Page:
but getting up into the range
where I might not consider it
The sound itself was
clean and neutral through
the middle of the range (if a
bit thin sounding), and not
unpleasant or fatiguing at all.
At the high end of the power
output, though, a noticeable
hiss came up from the
background and the
distortion became quite
apparent. The audio was still
very intelligible, however.
One thing about this
module is that it would
definitely benefit from a
heatsink. After about five minutes playing at the full rated
volume, a whisp of smoke arose from the QA sticker
which was on the top of the chip. The thermal cut-off
killed the output. I think in a real world application, it's
unlikely to be run deep into the red the entire time, so I
don't see this as a huge problem.
Smoke coming from electronics is never a fun sight,
but there was no actual damage. It fired right back up
after cooling off, and its performance was unchanged.
The chip is large enough that it would be easy to fit
with a heatsink for better thermal performance, and that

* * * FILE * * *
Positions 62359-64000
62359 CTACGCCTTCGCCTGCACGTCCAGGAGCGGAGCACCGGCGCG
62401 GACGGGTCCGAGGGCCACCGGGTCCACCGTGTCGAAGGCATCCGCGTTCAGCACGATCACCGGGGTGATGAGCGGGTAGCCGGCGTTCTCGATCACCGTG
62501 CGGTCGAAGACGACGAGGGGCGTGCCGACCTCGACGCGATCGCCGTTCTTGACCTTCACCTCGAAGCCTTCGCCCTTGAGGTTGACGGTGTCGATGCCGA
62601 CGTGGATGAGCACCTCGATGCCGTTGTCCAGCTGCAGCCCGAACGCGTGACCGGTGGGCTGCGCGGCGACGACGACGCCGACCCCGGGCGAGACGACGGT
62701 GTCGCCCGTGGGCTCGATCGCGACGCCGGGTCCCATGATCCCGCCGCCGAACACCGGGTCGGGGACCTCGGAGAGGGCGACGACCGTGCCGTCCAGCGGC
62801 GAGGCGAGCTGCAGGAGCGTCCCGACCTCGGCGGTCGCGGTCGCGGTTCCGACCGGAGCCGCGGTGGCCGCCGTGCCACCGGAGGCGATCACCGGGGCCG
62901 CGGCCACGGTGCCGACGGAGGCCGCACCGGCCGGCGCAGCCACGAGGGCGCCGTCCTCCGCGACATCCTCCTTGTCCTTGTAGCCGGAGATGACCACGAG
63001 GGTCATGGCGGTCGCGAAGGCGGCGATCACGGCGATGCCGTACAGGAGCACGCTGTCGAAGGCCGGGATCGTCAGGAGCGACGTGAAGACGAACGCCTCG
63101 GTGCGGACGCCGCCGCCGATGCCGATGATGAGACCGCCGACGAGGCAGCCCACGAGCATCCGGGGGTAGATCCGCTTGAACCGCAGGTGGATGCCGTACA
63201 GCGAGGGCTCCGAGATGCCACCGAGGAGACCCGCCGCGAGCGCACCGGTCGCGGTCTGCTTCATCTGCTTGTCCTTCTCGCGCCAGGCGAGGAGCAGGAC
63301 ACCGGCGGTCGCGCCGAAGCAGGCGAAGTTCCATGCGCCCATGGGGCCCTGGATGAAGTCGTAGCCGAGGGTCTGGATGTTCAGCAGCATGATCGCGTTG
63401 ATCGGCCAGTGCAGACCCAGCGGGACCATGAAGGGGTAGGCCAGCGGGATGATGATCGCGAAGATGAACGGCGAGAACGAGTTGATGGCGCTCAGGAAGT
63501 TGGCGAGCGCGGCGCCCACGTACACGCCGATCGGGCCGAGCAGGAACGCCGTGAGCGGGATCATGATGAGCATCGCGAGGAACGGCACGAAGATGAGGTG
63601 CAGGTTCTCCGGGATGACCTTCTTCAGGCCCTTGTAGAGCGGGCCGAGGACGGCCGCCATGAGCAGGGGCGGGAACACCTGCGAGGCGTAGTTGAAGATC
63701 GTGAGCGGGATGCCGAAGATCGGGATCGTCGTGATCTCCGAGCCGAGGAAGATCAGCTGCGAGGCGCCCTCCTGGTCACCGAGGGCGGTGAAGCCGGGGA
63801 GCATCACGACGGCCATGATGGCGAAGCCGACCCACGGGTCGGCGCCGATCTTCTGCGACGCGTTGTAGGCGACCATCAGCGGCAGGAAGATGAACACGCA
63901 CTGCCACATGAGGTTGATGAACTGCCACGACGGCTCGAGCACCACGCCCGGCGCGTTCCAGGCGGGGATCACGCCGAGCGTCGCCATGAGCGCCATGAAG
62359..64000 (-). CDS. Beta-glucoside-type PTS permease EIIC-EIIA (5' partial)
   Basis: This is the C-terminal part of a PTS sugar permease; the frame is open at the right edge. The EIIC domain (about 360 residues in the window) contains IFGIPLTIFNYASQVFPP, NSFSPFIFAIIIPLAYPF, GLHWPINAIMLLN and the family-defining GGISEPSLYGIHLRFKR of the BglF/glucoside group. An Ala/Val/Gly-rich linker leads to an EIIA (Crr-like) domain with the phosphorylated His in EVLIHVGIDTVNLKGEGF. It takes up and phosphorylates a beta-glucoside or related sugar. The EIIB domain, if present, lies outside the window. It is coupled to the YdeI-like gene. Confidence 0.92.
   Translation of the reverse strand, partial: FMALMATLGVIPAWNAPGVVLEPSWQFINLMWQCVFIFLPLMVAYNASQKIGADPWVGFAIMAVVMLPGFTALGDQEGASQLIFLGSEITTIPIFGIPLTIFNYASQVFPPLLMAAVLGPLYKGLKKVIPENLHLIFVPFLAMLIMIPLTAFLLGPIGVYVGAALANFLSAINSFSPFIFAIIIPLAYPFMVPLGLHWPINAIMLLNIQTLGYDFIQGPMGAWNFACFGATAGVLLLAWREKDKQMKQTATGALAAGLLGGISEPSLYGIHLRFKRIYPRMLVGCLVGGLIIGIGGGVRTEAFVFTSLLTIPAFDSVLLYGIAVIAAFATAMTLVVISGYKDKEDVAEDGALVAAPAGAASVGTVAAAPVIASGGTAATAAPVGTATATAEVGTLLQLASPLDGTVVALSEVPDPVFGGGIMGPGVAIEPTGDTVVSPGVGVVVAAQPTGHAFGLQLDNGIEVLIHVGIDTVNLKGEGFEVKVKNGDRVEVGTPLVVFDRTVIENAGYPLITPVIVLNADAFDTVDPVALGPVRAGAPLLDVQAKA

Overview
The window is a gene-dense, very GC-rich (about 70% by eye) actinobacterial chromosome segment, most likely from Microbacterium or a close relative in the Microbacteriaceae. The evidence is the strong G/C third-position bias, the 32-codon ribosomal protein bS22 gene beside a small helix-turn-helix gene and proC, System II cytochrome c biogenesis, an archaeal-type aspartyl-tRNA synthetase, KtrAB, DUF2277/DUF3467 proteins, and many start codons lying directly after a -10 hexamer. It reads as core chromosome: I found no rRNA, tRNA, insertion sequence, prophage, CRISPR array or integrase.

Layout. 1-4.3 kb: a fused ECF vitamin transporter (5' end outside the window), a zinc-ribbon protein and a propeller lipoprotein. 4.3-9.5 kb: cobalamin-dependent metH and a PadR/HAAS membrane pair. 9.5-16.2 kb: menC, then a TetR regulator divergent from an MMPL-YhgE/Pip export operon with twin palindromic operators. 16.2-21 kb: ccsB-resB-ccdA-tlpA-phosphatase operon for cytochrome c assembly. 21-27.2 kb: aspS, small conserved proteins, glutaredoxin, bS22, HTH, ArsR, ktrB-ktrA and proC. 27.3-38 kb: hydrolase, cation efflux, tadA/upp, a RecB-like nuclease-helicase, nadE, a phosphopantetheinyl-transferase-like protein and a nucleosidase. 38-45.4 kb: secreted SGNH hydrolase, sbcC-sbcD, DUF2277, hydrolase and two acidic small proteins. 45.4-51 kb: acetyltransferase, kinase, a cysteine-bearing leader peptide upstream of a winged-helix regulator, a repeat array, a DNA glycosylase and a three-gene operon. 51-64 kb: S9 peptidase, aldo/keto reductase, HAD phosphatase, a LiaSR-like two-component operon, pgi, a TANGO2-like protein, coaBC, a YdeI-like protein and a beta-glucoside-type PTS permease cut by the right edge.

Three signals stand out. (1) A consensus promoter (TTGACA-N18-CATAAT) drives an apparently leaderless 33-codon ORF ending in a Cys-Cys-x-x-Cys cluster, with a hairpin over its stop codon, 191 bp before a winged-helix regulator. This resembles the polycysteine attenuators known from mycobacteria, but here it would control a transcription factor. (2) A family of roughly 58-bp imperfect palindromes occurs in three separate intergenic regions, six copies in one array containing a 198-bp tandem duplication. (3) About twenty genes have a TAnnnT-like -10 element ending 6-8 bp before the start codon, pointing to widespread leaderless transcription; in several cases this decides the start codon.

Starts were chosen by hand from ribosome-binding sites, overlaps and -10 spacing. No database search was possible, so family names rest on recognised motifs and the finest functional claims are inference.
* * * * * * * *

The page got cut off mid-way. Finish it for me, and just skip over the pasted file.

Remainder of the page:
would almost certainly solve the problem. If you're
mounting this in a small enclosure without much
ventilation, it'd be a very good idea to include one.
I'd recommend this module for any application that
might actually play back music based on its good
performance, or where picking out fine details of the
sound over speakers might be important; for example, in
something like the Big Ear project referred to in Photo 19.
A Flexible, Full Stack Solution
The second of the TA2024-based amplifier modules is
the Dayton Audio DTA- 2 digital audio version. This one
goes the opposite direction of the bare board: It has a
power connector (although there are solder pads for a
hard-wired power supply); a 1.8" stereo mini jack for the
input signal; and a volume knob with an integrated power
switch on a second small printed circuit board (PCB)
connected by a flexible ribbon cable (Photo 20).
There's also an LED power indicator which I didn't
assemble for these tests. The speaker leads need to be
soldered to the board which is a little annoying, but not
PHOTO 20. The DTA- 2 digital audio amplifier module
with all of its pieces.
PHOTO 19. The Big Ear
distant listening device to
pick up sounds from far
away (Nuts & Volts,
PHOTO 21. The DTA- 2 under test.
PHOTO 22. Dayton Audio DTA- 2 measured into four
and eight ohm loads from 0.25W through maximum
52 March 2015